A Developing Member in the Association of Waldorf Schools of North America
Serving Children From Early Childhood Through Eighth Grade
Too Much Tech Time
by Kathryn Koehler
It has become appallingly obvious that our technology has exceeded our humanity.
- Albert Einstein.
How many times have you and your child had discussions concerning electronic media and your reasons for not allowing it or limiting the amount of time spent using it? As a Waldorf parent I have this discussion with my eight year old on a regular basis. His cousin has a Nintendo DS, why doesn’t he? His best friend has fourteen (14!) Webkinz – those plush animals that you must be online to feed, groom and pamper. He is the only child in the world that doesn’t have a Wii, or so he tells me; or a cell phone, or a computer / television in his bedroom. He can produce quite a list when he really gets going.
But each afternoon when I finally drag him away from outdoor play at school, “Oh, Mom, five more minutes, Ph-leeeeeeeeez!!!”, and we arrive home, he immerses himself in imaginary play, sometimes outdoors, sometime in, until I call him for dinner, never once mentioning the myriad electronic gadgets that he thinks he wants. For this I am thankful.
I am thankful for the Waldorf philosophy concerning mainstream media and electronics, which has limited my child’s exposure to them. I am thankful that my child is not addicted to being mindlessly entertained and distracted. And I am thankful that this is apparently the healthy approach to rearing a child. Two studies brought to my attention recently bare this out.
The first, The Sydney Myopia Study, which was supported by the National Health & Medical Research Council, Canberra, Australia, discovered that the lowest rates of myopia (near-sightedness) were associated with the highest rates of outdoor activity, and that the dramatic increase in childhood myopia is a result of children not getting enough fresh air and sunshine. Originally thought to be attributable to the excess hours spent slumped in front of a computer or a TV, the study discovered that there is a direct correlation between exposure to sunlight and slower maturation of the eye. The eyes of children who develop myopia grow excessively, leading to a mismatch between the optical power of the eye and its axial length. "The release of dopamine from the retina is prompted by higher light intensities, and there is evidence that dopamine can act as an inhibitor of eye growth," says Kathryn Rose, of the Faculty of Health Sciences, University of Sydney, "This provides a very plausible mechanism by which time spent outdoors could prevent the development of myopia. Prevention of myopia,” Dr. Rose continues, “is important for future eye health, avoiding increased rates of cataract and glaucoma in adulthood.”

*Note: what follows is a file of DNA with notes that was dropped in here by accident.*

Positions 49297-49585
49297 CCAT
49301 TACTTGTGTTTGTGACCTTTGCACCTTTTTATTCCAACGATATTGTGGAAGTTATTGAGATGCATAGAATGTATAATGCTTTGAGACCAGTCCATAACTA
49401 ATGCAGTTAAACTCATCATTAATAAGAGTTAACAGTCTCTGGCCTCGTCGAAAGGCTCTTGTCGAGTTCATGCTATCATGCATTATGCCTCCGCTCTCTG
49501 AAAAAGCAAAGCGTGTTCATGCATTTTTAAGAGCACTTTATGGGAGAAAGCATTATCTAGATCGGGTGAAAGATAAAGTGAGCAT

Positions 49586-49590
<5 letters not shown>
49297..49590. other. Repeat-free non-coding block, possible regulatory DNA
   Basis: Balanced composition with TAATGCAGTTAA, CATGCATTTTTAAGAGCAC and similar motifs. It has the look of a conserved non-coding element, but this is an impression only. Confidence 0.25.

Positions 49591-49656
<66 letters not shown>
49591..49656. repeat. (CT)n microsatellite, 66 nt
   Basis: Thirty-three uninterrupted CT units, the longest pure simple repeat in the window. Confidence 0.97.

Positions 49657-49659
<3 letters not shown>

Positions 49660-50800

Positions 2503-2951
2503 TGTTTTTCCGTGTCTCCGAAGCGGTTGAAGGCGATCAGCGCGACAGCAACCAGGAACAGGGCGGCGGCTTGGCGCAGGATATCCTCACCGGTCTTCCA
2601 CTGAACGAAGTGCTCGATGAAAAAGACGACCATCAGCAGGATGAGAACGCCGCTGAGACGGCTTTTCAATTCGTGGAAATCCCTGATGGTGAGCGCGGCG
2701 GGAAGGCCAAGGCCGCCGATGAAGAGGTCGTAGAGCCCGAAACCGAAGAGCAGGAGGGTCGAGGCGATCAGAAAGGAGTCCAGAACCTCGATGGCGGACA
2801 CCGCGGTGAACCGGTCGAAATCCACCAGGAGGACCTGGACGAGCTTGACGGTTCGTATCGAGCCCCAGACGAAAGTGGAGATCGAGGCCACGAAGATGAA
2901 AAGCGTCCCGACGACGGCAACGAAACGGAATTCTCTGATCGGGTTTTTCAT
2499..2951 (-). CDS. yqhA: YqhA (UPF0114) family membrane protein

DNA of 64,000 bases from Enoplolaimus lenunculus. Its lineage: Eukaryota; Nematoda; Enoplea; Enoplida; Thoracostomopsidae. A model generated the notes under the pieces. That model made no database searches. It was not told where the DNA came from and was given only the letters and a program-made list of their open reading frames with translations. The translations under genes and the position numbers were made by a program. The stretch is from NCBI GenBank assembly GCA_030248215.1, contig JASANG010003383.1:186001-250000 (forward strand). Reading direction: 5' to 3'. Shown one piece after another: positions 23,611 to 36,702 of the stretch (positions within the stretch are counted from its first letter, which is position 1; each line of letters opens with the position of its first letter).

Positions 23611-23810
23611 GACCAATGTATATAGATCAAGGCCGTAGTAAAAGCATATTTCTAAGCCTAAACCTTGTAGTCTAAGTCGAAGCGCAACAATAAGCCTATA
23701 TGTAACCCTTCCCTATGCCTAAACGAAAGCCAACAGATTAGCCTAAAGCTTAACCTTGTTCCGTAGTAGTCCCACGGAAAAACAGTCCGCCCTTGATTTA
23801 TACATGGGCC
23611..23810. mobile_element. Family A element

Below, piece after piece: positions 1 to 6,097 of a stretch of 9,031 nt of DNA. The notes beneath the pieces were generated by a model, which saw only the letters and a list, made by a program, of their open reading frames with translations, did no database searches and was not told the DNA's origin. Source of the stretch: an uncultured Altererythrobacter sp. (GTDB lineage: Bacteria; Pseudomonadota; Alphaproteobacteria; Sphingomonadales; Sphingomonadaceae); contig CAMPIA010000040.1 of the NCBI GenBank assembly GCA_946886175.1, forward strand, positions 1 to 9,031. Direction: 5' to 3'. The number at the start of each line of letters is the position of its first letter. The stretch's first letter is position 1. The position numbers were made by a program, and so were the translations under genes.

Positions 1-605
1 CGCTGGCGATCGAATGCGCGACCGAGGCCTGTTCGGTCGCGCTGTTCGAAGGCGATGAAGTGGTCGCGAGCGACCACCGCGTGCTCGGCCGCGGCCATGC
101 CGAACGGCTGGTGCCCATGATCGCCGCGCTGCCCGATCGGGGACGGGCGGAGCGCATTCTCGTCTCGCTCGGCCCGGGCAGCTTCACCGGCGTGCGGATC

The second study, Generation M2: Media in the Lives of 8- to 18-Year-Olds was conducted by the Kaiser Family Foundation, a U.S.-based non-profit, private foundation. The most recently released information is the third in a series that was begun in 1999, and studied again in 2004.
The researchers themselves were alarmed that the amount of time 8-18 year olds spend with “entertainment media” has risen dramatically, 1 hour and 30 minutes more per day, since their 2004 study, in which they presumed that the ceiling had been hit and that there was no way for this number to increase. Factor in that most kids are “multi-tasking” i.e. listening to music while texting, talking on the phone while watching television, and the average tween/teen is exposed to 10 hours and 45 minutes of entertainment media a day, or approx. 75 hours per week. The study found that the children who were exposed to the most entertainment media were more likely to be overweight and maladjusted (i.e. academic and behavior problems at school, problems maintaining peer and family relationships).Victoria Rideout, the lead author of the Kaiser report, says that the study found that children used much less media in homes with rules and limits concerning media use.
No surprises really, except the appallingly large (75 hours a week???) amount of time the average American 21st”century teen is spending turned on and tuned out. So while in our children’s eyes we may not seem like the hippest parents on the block, we at least have research that says we are. “Look deep into nature, Einstein said, “and then you will understand everything better.
Links to the two studies:
Sydney Myopia Study
Generation M2: Media in the Lives of 8-to 18-Year-Olds
Link to a New York Times article:
If Your Kids Are Awake, They're Probably Online
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